But for those of us who want to bring down the curtain on the Trump era as quickly as possible, this pandering to his voters raises a more immediate and practical concern: Is it a worthwhile political tactic that will actually help reverse Republican rule? Or is it another counterproductive detour into liberal guilt, self-flagellation, and political correctness of the sort that helped blind Democrats to the gravity of the Trump threat in the first place? While the right is expert at channeling darker emotions like anger into ruthless political action, the Democrats’ default inclination is still to feel everyone’s pain, hang their hats on hope, and enter the fray in a softened state of unilateral disarmament. “Stronger Together,” the Clinton-campaign slogan, sounded more like an invitation to join a food co-op than a call to arms. After the debacle of 2016, might the time have at last come for Democrats to weaponize their anger instead of swallowing it? Instead of studying how to talk to “real people,” might they start talking like real people? No more reading from wimpy scripts concocted by consultants and focus groups. (Clinton couldn’t even bring herself to name a favorite ice-cream flavor at one campaign stop.) Say in public what you say in private, even at the risk of pissing people off, including those in your own party. Better late than never to learn the lessons of Trump’s triumphant primary campaign that the Clinton campaign foolishly ignored.
Strickland recently told me that alt-right Christians see “racial differences” as “real, biological, and positive,” a view he insists is “merely a reaffirmation of traditional historical Christianity.” He argues that many on the alt-right who consider themselves atheists or pagans only lost their faith in Christianity “due to the antiwhite hatred and Marxist dogma held by the modern church.”
Strickland considers himself a “kinist,” part of the new white supremacist movement that, according to the Anti-Defamation League, “uses the Bible as one of the main texts for its beliefs,” offering a powerful validation to white supremacists for their racism and anti-Semitism. Strickland sees kinism as a successor to Christian Reconstructionism, a theocratic movement dating back to the 1960s that played a key role in the rise of Christian homeschooling. The movement’s primary goal was to implement biblical law—including public stonings—in every facet of American life.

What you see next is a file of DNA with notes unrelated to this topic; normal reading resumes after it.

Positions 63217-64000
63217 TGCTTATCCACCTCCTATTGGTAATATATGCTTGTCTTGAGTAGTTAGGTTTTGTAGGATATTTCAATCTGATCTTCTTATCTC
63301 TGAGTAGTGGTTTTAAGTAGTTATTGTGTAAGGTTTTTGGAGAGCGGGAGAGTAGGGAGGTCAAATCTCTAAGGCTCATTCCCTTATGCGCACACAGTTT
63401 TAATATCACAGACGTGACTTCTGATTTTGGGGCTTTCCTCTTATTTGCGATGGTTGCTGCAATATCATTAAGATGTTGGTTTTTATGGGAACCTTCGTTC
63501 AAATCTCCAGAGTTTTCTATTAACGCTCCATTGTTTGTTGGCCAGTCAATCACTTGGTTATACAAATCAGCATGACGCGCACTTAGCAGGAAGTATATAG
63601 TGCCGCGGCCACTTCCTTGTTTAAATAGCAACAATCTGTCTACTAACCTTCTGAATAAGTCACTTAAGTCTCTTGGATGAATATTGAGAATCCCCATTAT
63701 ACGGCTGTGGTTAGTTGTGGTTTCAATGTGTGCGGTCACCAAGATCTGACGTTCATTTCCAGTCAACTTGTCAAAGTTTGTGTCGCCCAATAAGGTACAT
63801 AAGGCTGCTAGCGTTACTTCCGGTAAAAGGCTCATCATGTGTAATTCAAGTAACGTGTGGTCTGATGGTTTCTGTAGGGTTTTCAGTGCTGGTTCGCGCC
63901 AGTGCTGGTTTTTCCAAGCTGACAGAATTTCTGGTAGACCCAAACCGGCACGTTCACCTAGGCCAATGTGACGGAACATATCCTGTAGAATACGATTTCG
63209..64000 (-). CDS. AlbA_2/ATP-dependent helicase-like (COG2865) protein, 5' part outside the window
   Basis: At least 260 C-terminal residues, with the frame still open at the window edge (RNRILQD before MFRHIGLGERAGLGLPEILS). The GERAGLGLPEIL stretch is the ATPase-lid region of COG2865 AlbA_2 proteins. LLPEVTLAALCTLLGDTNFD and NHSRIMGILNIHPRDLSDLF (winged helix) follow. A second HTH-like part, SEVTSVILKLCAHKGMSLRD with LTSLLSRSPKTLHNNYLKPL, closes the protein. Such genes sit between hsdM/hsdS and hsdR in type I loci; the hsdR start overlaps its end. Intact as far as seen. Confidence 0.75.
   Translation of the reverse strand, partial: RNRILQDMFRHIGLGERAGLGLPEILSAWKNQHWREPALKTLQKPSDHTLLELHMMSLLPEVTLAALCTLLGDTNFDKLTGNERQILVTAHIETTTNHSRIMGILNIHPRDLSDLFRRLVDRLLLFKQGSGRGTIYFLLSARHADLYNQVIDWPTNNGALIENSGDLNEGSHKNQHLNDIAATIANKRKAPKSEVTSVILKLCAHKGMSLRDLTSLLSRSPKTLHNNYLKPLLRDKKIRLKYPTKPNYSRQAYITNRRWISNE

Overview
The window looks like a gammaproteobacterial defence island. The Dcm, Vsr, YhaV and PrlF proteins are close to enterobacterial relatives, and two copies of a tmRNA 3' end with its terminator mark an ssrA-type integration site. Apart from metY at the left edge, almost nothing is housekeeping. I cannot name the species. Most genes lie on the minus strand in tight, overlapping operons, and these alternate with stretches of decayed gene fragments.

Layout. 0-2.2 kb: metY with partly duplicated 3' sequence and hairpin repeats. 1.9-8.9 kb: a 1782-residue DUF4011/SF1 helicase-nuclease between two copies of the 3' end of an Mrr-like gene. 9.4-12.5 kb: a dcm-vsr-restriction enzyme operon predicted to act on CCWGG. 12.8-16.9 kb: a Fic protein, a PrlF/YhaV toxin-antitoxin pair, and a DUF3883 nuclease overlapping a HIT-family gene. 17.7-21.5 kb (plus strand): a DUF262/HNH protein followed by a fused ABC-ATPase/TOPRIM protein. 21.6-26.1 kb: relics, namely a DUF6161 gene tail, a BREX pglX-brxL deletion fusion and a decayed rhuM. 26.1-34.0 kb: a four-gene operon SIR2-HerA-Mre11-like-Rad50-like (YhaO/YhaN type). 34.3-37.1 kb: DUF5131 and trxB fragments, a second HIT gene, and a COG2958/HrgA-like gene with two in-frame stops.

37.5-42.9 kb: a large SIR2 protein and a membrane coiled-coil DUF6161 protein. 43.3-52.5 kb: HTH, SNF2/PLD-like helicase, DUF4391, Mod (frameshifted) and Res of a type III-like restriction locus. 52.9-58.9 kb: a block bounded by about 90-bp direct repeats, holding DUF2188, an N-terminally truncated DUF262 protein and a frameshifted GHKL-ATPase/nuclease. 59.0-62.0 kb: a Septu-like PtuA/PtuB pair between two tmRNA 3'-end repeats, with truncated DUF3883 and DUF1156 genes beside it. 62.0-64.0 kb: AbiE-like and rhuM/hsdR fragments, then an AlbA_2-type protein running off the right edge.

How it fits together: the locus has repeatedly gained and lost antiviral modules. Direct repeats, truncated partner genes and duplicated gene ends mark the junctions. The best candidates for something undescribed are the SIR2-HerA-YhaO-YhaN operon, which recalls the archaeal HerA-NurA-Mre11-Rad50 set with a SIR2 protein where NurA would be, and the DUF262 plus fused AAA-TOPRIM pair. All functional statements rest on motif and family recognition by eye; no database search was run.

Magerman told the Wall Street Journal that Mercer’s political opinions “show contempt for the social safety net that he doesn’t need, but many Americans do.” He also said that Mercer wants the U.S. government to be “shrunk down to the size of a pinhead.” Several former colleagues of Mercer’s said that his views are akin to Objectivism, the philosophy of Ayn Rand. Magerman told me, “Bob believes that human beings have no inherent value other than how much money they make. A cat has value, he’s said, because it provides pleasure to humans. But if someone is on welfare they have negative value. If he earns a thousand times more than a schoolteacher, then he’s a thousand times more valuable.” Magerman added, “He thinks society is upside down—that government helps the weak people get strong, and makes the strong people weak by taking their money away, through taxes.” He said that this mind-set was typical of “instant billionaires” in finance, who “have no stake in society,” unlike the industrialists of the past, who “built real things.”
Another former high-level Renaissance employee said, “Bob thinks the less government the better. He’s happy if people don’t trust the government. And if the President’s a bozo? He’s fine with that. He wants it to all fall down.”
In one particularly potent example of party trumping fact, when shown photos of Trump’s inauguration and Barack Obama’s side by side, in which Obama clearly had a bigger crowd, some Trump supporters identified the bigger crowd as Trump’s. When researchers explicitly told subjects which photo was Trump’s and which was Obama’s, a smaller portion of Trump supporters falsely said Trump’s photo had more people in it.